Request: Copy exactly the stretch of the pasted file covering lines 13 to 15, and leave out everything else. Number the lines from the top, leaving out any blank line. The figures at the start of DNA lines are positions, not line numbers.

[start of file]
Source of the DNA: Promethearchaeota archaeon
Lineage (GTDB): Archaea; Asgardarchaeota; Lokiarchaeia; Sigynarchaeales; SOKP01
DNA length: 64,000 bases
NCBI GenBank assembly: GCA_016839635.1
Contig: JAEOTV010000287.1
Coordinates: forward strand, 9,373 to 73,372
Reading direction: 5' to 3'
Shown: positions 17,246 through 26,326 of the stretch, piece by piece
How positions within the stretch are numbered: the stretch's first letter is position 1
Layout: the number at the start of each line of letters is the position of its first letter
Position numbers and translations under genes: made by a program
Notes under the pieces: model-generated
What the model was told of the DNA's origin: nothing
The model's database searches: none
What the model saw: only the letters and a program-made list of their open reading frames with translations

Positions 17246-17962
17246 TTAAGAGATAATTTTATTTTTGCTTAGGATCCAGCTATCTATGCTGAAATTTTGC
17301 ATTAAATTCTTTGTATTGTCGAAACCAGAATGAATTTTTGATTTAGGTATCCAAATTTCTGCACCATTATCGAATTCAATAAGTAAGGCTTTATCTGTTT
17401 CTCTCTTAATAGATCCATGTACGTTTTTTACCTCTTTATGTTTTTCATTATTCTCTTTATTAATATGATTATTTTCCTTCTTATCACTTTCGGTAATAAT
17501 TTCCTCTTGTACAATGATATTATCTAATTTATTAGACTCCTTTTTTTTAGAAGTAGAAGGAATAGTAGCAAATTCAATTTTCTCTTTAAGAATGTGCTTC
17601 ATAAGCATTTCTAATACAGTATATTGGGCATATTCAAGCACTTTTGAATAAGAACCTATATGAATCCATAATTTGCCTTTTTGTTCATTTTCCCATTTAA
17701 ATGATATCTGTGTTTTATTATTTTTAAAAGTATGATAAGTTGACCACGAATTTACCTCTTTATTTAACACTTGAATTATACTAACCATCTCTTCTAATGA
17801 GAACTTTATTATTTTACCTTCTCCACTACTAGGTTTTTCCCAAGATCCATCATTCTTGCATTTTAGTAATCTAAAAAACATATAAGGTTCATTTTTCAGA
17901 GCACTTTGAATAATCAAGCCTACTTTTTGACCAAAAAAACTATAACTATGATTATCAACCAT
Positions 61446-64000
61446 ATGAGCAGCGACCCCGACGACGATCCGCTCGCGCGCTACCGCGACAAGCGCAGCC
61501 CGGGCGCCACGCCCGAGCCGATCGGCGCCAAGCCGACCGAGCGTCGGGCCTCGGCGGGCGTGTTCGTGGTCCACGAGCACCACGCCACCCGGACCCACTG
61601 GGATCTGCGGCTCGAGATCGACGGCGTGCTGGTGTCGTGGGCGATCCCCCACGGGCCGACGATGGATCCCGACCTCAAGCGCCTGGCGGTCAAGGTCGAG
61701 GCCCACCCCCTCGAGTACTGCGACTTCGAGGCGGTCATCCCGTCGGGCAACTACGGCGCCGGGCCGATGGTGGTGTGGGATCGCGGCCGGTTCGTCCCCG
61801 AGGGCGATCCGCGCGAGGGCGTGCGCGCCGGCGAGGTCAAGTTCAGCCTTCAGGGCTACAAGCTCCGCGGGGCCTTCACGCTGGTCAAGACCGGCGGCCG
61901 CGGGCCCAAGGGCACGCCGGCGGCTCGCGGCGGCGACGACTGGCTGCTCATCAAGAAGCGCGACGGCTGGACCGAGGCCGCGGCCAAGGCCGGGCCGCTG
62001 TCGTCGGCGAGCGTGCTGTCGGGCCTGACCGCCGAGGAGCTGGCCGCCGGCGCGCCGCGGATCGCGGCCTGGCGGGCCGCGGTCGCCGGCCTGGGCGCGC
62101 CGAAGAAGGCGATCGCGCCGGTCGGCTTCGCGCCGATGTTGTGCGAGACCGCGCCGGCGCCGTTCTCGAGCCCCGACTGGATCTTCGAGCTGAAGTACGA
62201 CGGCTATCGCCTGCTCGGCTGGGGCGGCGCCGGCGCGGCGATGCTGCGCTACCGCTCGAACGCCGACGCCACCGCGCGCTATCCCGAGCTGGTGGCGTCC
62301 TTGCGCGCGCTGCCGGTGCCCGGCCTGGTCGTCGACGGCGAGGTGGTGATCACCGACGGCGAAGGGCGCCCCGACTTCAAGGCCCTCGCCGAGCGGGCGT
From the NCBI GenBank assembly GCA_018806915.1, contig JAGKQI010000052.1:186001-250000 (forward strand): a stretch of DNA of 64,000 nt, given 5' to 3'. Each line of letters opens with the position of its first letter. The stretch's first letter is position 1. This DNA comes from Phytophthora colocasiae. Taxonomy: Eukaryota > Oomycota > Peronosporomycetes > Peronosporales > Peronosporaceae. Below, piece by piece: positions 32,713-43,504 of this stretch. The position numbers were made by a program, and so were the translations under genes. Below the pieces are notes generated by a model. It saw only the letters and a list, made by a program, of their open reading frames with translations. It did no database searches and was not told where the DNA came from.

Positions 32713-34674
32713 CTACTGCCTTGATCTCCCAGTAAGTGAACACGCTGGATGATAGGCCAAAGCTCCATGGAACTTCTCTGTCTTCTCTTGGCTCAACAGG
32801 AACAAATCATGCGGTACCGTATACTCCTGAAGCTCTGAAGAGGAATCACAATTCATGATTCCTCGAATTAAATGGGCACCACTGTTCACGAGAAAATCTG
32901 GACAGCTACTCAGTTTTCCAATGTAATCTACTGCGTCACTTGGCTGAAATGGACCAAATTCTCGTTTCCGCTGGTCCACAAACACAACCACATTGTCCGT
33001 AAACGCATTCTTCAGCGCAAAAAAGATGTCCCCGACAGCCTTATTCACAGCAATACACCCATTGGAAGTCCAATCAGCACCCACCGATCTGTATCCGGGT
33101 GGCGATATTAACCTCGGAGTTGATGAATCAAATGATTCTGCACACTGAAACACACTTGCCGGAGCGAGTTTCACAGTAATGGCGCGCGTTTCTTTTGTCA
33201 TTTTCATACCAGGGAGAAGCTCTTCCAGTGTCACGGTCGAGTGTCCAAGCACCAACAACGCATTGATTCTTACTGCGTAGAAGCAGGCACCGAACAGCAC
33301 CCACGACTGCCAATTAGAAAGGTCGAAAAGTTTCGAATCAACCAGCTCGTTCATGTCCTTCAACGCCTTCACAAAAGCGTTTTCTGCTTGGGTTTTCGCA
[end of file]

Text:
What the model was told of the DNA's origin: nothing
The model's database searches: none
What the model saw: only the letters and a program-made list of their open reading frames with translations